Sunday Night, 9.45pm.
I had just finished an assignment (that I should have done days ago), and was getting ready to head home. I was absolutely not looking forward to it because it had just started to rain. But I knew it was just going to get colder as it got later, so out of the central library I headed. By this time it was of course dark, and now pouring with rain. Surprise surprise, I didn’t have my umbrella. I was struggling up Albany Street, in front of the museum lawn, when I saw something that stopped me in my tracks.
As I passed the bus stop, I spotted someone curled up on the bus bench under the shelter, sleeping bag zipped up over their head.
Now in order to appreciate the gravity of this moment, just think about the weather that night. It was dark. The wind was like ice. The maximum temp was around 6°C. The rain was so heavy, when I got home, I was soaked all the way through.
And someone was in a sleeping bag. Under a bus shelter. In those conditions.
Understandably, I couldn’t just keep walking. Now I must preface this by saying that, in the circumstances I (and others older and wiser than me) probably wouldn’t advocate for approaching people in this case.
In saying that, I did say excuse me, hello. etc but they didn’t hear me/ignored me/was asleep. Short of physically tapping them, which is not wise given that I was by myself, in the dark, I reluctantly headed home.
Home. Where I changed out of my wet clothes into dry warm ones. I wrapped myself in a blanket and drank a cup of hot tea in tears. How could I be sitting here, warm and dry? There had to be something else I could do, I just didn’t know what.
So I knew I had to ask those who knew more about these situations than I did. After frantically asking others from the Sleep-out organising team, I rang the only place I could think of: The Night Shelter.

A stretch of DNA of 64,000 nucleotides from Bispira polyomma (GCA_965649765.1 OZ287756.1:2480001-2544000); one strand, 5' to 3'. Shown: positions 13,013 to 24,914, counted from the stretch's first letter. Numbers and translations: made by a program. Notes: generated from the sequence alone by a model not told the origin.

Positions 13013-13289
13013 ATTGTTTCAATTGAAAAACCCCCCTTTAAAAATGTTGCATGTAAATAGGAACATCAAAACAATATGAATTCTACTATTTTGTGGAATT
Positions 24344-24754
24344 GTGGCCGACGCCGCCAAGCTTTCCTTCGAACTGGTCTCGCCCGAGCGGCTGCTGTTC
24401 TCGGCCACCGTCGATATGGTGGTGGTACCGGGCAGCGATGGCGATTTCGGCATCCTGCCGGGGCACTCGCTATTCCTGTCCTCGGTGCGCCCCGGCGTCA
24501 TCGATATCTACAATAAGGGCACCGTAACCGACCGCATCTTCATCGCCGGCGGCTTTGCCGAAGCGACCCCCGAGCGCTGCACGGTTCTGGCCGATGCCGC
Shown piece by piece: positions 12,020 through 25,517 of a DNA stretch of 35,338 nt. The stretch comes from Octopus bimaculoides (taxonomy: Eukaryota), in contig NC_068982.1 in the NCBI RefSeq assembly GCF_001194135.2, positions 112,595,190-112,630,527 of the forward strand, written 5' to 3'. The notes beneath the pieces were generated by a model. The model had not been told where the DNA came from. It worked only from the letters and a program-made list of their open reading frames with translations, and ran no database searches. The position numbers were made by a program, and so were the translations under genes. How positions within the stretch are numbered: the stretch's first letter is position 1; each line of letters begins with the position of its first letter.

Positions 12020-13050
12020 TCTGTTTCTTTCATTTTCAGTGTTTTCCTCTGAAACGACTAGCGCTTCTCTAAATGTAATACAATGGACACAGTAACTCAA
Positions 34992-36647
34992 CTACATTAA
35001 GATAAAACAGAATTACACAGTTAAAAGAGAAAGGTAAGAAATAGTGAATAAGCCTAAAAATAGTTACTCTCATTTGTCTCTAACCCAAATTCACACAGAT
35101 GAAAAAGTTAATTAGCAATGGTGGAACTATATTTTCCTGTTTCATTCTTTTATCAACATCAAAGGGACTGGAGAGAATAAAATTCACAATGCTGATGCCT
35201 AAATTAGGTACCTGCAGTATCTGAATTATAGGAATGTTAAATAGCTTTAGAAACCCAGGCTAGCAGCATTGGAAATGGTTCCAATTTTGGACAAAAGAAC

They answered immediately, and after I explained the situation, they said call emergency services, which I did. To my relief, once I talked to these services, they said given the conditions, and the fact that I thought it was unusual to see someone in that area, they would send a unit out to check on them.
I still struggled to sleep that night. Of course this was not a problem I can solve, just do what I can and contact the appropriate people.
I still feel physically ill when I think about that moment. There I was, wandering home, stressed about exams, oblivious to the fact that there are people out there in situations like this.
I am still figuring out what to take away from that moment.
I think first that there are things that can be done, and that the helplessness I felt in that moment was temporary. There are services and people out there equipped to act in these situations.
Second that this is a huge (but somewhat hidden) issue in Dunedin. Part of the reason I (naively) was so shocked was the perceived rarity of something like this. Unfortunately just because we don’t see it, doesn’t mean it isn’t happening. The Dunedin Night Shelter has provided 1400 bed nights of emergency accommodation since starting in 2007. Thats a huge number of people who are in urgent need.
Third that the Dunedin Sleep Out event was so important. The Night Shelter Trust receives no central government funding and relies heavily on the support and generosity of the local community. All funds for the running of the Shelter come from grants and donations. All meals at the Shelter are provided from food donated by various local organisations and community groups.
This means that any fundraising is crucial.
So there there are ways you can help! You can:
DONATE to the campaign. You can still help fundraise or support a team/individual by donating.
And share the event, to raise awareness about this crucial issue.